“Be mindful of those in prison as though you were in prison with them.”
This verse from the Letter to the Hebrews set the theme as 50 members of the Order and friends attended the Federal Association’s annual Spring Day of Reflection in Washington, DC, on Saturday, April 20. Speakers included Rev. Michael Bryant, founder of Prison Outreach Ministry; Dr. Janelle Goetcheus, Chief Medical Officer of Unity Healthcare, which provides care for the homeless and poor of Washington, DC ; and two special guests, Ms. Diane Twyman and Mr. Samuel Buggs, both ex-offenders.

Attendees reflected on how their own experiences of being restricted or confined by the circumstances of life can lead to a new understanding of the plight of the incarcerated and the obligations of Christians towards them.

Fr. Bryant urged attendees to open their minds. We often see the world through “lenses which cloud our vision,” he explained. We erect “walls in our minds and hearts”---biases based on stereotypes, judgmental attitudes, rigid ideologies, etc.--as well as physical walls---prisons, geographical borders, separation barriers---which “keep others out of our lives.” When that happens, he asked, “Who then becomes the prisoner?”

In the U.S. 2.4 million people are incarcerated---more than any other country. Some 70% of them struggle with substance abuse and addictions. About 19,000 persons are released from jail in Washington, DC, each year with just the clothes on their backs—regardless of the season---and $20.

The ex-offenders described their own experiences of being imprisoned and being released. Prisons, they said, are strictly about punishment and offer little rehabilitation. Skills learned there are useless in adjusting to the advanced society to which prisoners are released.

“Once you go into a prison situation,” Mr. Buggs said, “you’re alone. You are never the same. Your life changes forever.” When a prisoner is released, Ms. Twyman said, “it seems as though there is no place to go, no one to support you, no resources to help.”
Dr. Goetcheus, who has been working with ex-offenders for 30 years, asked, “Where is the hope?” Answering her own question, she said, “ I see it every day.”
Programs, such as the Unity Healthcare’s Prisoner Re-Entry Center and its Christ House are places where ex-offenders can get the help they need to become productive members of society again. “They experience a resurrection, a new life, “ Dr. Goetcheus said. “They begin to see themselves as God sees them—as children of God. They get a sense of being family, of having kin.”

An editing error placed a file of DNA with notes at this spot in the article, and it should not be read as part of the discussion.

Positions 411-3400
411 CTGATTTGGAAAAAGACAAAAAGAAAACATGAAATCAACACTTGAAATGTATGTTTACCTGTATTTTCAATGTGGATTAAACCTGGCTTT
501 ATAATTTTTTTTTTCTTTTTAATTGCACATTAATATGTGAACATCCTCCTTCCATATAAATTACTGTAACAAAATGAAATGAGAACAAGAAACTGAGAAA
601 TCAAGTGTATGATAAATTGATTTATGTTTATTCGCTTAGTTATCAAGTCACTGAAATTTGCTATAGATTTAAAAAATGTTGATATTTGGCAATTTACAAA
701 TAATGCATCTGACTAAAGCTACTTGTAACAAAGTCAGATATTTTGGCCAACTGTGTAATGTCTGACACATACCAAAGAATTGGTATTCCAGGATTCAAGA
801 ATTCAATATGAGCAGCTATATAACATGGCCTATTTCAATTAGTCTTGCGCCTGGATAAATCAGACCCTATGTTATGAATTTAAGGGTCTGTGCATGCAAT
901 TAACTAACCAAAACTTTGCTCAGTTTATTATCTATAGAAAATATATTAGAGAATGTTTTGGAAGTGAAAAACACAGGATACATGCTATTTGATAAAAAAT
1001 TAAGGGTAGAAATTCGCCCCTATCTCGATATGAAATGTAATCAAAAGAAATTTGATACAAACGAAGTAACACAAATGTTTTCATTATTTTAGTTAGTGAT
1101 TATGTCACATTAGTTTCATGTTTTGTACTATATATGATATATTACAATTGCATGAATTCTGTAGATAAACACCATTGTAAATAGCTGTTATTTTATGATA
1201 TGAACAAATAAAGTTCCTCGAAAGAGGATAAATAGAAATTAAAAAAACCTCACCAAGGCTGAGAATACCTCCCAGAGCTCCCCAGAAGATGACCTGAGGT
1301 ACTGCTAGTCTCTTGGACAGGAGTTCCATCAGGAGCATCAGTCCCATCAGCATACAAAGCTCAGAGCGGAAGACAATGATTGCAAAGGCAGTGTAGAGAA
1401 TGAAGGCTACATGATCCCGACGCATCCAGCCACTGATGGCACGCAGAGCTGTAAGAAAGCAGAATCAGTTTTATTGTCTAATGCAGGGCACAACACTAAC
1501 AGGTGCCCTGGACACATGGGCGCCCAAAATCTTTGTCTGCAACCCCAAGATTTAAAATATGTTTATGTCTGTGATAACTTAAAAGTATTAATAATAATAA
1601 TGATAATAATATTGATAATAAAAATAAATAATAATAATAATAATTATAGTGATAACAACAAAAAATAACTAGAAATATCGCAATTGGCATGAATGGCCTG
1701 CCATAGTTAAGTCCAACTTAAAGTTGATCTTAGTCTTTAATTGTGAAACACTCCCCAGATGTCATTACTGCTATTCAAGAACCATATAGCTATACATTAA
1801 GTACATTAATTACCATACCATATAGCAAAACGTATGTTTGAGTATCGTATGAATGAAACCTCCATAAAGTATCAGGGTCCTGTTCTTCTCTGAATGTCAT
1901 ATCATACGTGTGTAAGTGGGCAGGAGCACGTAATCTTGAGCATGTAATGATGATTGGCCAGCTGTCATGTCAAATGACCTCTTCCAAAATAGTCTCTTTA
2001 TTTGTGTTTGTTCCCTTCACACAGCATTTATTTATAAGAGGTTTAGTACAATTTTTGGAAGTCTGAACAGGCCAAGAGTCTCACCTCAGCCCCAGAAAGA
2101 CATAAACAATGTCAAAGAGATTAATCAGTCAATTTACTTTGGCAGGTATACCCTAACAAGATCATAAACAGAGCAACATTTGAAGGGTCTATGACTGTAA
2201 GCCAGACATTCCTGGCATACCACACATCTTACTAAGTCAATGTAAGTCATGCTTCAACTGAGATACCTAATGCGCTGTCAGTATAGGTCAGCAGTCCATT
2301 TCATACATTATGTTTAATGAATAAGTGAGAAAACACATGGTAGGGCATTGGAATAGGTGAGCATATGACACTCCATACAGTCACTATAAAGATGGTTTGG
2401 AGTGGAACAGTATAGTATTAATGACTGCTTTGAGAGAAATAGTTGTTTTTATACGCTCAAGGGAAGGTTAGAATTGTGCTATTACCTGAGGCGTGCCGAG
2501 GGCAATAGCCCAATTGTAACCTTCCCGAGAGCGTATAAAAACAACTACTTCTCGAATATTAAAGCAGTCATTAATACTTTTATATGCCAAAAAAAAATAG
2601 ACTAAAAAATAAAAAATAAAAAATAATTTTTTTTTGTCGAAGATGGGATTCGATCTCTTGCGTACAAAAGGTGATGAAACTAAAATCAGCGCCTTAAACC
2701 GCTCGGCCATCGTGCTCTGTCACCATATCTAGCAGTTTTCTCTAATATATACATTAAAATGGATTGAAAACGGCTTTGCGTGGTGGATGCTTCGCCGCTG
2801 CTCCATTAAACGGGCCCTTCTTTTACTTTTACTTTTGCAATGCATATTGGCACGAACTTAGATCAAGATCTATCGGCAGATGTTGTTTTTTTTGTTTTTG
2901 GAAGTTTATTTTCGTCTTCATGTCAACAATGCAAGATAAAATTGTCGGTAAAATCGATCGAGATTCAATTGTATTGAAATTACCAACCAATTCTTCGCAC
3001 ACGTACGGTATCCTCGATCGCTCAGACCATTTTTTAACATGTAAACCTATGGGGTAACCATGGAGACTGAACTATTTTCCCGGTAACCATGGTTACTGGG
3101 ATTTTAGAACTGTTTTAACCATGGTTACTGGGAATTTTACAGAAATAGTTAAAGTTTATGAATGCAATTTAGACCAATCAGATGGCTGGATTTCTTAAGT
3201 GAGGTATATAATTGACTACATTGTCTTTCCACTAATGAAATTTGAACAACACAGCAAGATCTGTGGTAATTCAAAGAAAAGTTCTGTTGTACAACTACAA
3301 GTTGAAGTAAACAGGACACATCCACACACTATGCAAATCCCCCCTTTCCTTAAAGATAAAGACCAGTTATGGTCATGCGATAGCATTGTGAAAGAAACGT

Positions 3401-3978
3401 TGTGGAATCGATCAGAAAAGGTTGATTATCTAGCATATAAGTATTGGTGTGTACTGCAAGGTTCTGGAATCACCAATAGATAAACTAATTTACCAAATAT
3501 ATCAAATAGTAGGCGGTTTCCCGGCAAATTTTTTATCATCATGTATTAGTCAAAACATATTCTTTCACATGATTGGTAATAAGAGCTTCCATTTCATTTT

“We are all children of God,” Dr. Goetcheus concluded. “Everybody is family.” - Kathryn Abell, GCMG-Ob


The Association holds Masses—from the magnificent Investiture Mass held in Washington, D.C. to the smaller, monthly Masses held throughout the country. There are also Masses to celebrate, for instance, the Feast of St. John the Baptist or the Sanctity of Life or Masses held in memory of deceased members in November or in honor of the sick on the Feast of Our Lady of Lourdes. The hope is that our Knights and Dames will be celebrating the Mass, in robes, saying the same prayers at roughly the same time all over the country.

Retreats and Days of Reflection

Each year, hundreds of Knights, Dames, and candidates attend one of the weekend retreats held in various membership cities or the Day of Reflection—an annual mini-retreat. There are four weekend retreats and each includes daily Mass, opportunities for confession, presentations by the retreat director, and time set aside both for silent reflection and fellowship.

The Federal Association initiated the Day of Reflection series in 1999 at the Washington Theological Union. Typically this day-long “retreat” takes place surrounding the Day of Formation for candidates—since many members already are in town. There is a theme or topic selected to encourage members to think about and be able to respond to the complex questions of modernity and apply the precepts of their Catholic faith to such problems. Past topics have included: Spirituality in the Workplace, Marriage—a Call to Spiritual Growth, Social Justice and the Order of Malta, and The Order of Malta and Service to the Sick and the Poor.

Prison Ministry Committee

The Prison Ministry Committee was formed in response to the Grand Master's call for the three U.S. Association to work together on a joint project. Collins Whitfield and Mike McGarry were asked to serve as Co-chairs. After the development of an action plan, a committee was assembled comprised of members in 17 regions. The committee is enlisting members in every region.

The initial focus of the ministry was on the provision of Bibles and Prayer Cards to inmates and writing greeting cards to those who had been released. The scope of the ministry has now broadened to include writing pen pal letters to inmates and visiting inmates. Mentoring and provision care packages for recent releasees are just beginning to take shape.

To date, the committee has provided more than 1,000 English and Spanish Bibles to inmates, mailed greeting cards to nearly 40 inmates and releasees, corresponded as pen pals with 15 to 20 inmates, and sent 15 to 20 members to visit inmates. The committee is developing a prayer card and prayer book that will be distributed with the Bibles, as well as, a quarterly pamphlet "The Serving Brother" developed by the American Association and now funded by the three U.S. Associations.

The three U.S. prison ministry committees are working very well together. Recently Canada was added to the group and Cuba is considering joining.